Michael was diagnosed with Stage 4 throat cancer, which doctors treated with aggressive chemotherapy and radiation. Despite the gravity of the situation, Michael says he never doubted that he would live to share his story. "The odds, first of all, were very good at Memorial Sloan-Kettering Cancer Center [in New York City], in this particular cancer," Michael says. "But, I must say, I didn't go through the whole mortality number."

Over eight grueling weeks, Michael lost 32 pounds, and the treatments took a toll on his body. While many cancer patients worry about losing their hair, Michael says he was more concerned about losing his tongue. "If the radiation didn't work, then they've got to do surgery [on my tongue], and I don't know how many parts there are for silent film actors anymore," Michael says. "Dad did a great job with his stroke of overcoming his speech, but when they take out a good chunk of your tongue, it's a little more difficult."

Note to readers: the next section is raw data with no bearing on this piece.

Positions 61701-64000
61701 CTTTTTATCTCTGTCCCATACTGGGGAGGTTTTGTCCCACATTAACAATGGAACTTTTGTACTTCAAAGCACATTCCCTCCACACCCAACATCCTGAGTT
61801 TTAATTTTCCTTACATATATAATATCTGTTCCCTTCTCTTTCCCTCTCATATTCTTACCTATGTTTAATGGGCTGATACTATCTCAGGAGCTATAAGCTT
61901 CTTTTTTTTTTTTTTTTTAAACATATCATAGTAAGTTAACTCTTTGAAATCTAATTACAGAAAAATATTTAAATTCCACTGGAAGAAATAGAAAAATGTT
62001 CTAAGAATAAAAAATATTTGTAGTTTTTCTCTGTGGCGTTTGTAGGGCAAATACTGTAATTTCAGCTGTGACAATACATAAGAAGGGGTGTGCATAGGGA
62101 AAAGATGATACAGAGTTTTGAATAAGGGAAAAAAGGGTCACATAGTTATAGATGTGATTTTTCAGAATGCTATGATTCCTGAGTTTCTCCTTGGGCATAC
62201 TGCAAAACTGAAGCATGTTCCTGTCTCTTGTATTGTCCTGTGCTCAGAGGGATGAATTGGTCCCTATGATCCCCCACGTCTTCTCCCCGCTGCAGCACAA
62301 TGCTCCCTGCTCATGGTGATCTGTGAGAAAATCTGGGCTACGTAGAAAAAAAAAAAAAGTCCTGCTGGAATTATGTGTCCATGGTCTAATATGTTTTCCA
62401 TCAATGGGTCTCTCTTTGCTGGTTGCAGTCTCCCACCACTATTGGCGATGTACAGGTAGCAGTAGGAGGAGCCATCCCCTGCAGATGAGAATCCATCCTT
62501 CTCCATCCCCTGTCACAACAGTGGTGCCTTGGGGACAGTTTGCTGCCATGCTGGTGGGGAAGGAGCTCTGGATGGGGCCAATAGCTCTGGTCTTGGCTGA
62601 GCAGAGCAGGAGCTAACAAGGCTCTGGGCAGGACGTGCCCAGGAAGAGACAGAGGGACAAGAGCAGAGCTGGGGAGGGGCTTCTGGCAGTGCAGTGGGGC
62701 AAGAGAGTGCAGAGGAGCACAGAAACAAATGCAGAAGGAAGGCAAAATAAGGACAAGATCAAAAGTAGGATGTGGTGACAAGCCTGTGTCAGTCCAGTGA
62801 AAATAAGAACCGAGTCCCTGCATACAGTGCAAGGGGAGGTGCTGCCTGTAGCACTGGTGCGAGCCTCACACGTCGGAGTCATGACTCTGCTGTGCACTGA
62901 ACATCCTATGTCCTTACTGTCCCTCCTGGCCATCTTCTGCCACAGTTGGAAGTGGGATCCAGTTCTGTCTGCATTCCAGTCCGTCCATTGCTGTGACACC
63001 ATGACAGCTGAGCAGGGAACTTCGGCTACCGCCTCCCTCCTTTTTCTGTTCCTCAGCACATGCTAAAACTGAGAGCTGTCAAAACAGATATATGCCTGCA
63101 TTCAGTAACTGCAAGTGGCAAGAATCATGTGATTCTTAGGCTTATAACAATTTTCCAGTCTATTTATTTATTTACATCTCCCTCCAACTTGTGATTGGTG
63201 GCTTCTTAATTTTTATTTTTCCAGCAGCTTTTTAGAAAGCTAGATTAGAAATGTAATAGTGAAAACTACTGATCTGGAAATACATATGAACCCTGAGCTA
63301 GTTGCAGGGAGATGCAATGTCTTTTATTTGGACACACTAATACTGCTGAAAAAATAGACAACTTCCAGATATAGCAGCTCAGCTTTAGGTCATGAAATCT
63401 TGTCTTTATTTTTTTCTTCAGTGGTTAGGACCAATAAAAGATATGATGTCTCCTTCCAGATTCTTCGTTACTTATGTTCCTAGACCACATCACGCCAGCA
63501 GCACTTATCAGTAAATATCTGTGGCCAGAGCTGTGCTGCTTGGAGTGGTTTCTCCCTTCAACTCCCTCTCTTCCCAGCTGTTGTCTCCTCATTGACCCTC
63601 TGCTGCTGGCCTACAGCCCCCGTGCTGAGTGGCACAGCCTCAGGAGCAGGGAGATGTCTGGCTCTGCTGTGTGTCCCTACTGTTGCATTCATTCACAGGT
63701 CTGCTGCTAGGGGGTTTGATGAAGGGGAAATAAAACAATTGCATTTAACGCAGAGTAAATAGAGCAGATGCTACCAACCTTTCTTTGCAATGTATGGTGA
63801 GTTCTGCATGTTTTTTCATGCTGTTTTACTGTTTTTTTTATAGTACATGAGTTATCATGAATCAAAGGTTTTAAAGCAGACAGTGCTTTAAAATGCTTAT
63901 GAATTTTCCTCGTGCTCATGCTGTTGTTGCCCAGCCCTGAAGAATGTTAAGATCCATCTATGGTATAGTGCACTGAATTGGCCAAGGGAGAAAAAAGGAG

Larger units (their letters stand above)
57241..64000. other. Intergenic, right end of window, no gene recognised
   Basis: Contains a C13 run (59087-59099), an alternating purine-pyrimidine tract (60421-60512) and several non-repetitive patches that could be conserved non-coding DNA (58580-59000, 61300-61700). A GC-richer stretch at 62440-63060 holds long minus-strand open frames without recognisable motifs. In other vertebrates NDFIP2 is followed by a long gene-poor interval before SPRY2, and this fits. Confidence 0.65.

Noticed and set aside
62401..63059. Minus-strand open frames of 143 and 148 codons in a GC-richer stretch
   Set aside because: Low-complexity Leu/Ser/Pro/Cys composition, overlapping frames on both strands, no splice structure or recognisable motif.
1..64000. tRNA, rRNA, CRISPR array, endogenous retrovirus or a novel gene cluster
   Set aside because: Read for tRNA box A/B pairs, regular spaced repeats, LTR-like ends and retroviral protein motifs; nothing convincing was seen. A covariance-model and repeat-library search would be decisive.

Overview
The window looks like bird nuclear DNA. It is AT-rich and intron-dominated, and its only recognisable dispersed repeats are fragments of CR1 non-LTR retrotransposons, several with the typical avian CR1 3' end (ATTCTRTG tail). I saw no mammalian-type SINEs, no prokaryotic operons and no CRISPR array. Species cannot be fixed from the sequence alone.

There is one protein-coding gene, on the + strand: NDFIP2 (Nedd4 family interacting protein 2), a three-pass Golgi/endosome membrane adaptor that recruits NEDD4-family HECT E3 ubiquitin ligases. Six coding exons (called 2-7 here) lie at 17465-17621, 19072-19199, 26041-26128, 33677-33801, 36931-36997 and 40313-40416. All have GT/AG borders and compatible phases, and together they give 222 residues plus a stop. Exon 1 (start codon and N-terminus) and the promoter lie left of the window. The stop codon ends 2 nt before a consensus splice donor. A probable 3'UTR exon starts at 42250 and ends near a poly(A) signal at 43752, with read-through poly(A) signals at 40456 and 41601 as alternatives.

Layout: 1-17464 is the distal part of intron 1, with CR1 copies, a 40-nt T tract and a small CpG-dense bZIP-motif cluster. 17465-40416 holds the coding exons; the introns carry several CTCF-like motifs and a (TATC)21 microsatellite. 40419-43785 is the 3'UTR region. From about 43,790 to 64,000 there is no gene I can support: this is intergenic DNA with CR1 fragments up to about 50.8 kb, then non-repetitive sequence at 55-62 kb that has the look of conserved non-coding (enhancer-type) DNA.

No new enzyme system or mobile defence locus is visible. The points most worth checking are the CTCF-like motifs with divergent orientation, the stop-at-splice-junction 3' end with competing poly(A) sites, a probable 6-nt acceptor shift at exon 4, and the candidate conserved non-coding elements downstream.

In January 2011, Michael announced that he was cancer free, but he's not out of the woods yet. "You're a cancer survivor, and you know enough that it can come back," Michael says. "This particular type of cancer—I've got a pretty good record about not coming back...but it can."

Michael says he sees the doctor every month to ensure that he's still in remission, and after three appointments, there are no signs of cancer.
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